It proved to be a mistake, for I am one of those who likes to read something cover-to-cover, not just newspapers and books but also journals. So, the weekly onslaught of wonderful stories and articles proved too much for me. In the end I began putting issues aside, expecting one day I’d have the opportunity to finish them. Needless to say, the news and story cycle as well as the obligations of daily life never let up. I kept a few issues, still wrapped in their plastic wrapping for safekeeping. Originally, I planned to read them at my leisure, when I stopped working at a fulltime job. Leisure! Still hasn’t happened! So, I never got to them. Equally, however, I could not bear to throw them out (hope springs eternal). And here they are:
Over the course of time, I discovered that New Yorker fiction generally followed a set pattern of writing, at least it did when I read the magazine most voraciously. It was about the same time that I began writing for my own pleasure or to amuse my family, and I began to imitate that style. The trick, in brief, was to lead off with something either tangential or of little consequence to the rest of the story and move on from there.
Naturally, this claim is a vast over-simplification. There’s a lot more to it, not the least of which is great writing. Still, here are a few examples of openings to my stories from that era:
A story of crime and punishment:
“Henry Shanz rounded the corner of the pot-holed dirt lane near to his home in Westerfield, Connecticut. Westerfield was a small mill town too far from the big city to be of any consequence. The railroads, highways and time had passed it by; the town was nothing more than a community of few amenities on a slow but certain decline.”
A story of environmental disaster (climate change – I was ahead of my time!):
“At first it was a diverting novelty. We all basked in the seemingly endless Indian summers; we revelled in the chinooks that dispelled the winter chills; we cheered to the early springs.”
A story of Christmas redemption:
“‘Yes, Ms. Walsh, only the subs will be in on Christmas.’
‘Well, you have a wonderful holiday, Frank.’
‘Thank you, ma’am. You, too.’
Frank watched her slow, careful walk out the grand entrance of the Century Building, avoiding the slick ice and snow drifts as best she could. He noticed her hailing a taxi for who knew where. Ms. Walsh had a melancholy air that did not fit the season, which Frank found disconcerting. He considered himself the father of a big family, everyone that worked in this building. They came into this world; they learned, they grew up; some left to go on to bigger things, some didn’t and stayed forever. Frank was always there for each and every one of them.”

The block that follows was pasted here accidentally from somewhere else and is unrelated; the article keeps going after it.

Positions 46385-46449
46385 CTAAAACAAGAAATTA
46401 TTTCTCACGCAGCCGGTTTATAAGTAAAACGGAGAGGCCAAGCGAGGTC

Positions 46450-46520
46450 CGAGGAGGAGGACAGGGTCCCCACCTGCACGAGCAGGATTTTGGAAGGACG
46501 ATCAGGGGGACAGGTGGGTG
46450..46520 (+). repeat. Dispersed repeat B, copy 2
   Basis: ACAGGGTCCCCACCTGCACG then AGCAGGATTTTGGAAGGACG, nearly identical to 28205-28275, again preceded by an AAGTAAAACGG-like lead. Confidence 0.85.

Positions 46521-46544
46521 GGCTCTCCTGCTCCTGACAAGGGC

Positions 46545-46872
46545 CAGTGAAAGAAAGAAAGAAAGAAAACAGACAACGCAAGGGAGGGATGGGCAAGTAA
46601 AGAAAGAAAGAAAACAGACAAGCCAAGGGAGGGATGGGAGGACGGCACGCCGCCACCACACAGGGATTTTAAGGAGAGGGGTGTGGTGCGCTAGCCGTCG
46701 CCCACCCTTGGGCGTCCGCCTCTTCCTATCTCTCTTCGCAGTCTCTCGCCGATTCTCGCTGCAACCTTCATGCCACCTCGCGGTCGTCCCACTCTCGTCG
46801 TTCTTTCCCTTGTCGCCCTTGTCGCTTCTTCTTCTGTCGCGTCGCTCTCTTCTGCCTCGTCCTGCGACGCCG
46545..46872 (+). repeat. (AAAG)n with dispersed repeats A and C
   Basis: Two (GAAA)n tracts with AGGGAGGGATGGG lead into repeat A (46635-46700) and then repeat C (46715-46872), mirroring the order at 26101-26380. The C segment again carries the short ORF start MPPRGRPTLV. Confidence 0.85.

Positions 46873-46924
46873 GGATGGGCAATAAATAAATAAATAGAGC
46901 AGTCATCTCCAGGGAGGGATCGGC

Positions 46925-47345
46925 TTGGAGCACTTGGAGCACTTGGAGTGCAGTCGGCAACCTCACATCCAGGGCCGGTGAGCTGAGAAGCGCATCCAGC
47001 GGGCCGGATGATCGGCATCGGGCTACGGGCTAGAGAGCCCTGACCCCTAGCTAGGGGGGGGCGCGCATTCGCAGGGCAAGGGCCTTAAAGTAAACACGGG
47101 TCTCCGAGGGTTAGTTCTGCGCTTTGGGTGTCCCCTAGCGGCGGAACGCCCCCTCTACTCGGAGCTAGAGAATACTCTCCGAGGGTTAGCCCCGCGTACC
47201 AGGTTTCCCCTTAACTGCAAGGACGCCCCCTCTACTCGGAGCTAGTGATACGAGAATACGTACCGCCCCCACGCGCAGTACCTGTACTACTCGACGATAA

A story of economic hardship and re-invention:
“The large Buick rolled down the Parkway, amid its thousand compatriots, likewise fleeing the steamy centre of downtown Ottawa. On this hot, humid, typical summer afternoon in ‘the nation’s capital’, Daniel Fortin was thankful for small mercies – like an impeccably air-conditioned car after an exhausting day. On the car’s radio the melodious voice of the CBC announcer intoned:
‘an informed source has revealed that Cabinet has been considering fuel rationing and further restrictions on price hikes. The Prime Minister stated that no action on these matters would be taken at this time. Cabinet is considering public service recommendations as it considers all possibilities-‘”
A story of crime, romance and mystery:
“Carlos felt a bead of sweat trickle down his brow, past the corner of his eye, stinging with its harsh salt as it rolled on down his cheek, finally coming to a dead halt under his chin. Where it stopped. And stayed, irritating more with every passing moment.”
You get the idea. The subsequent stories went off in a different or quasi-related direction. Just like this post.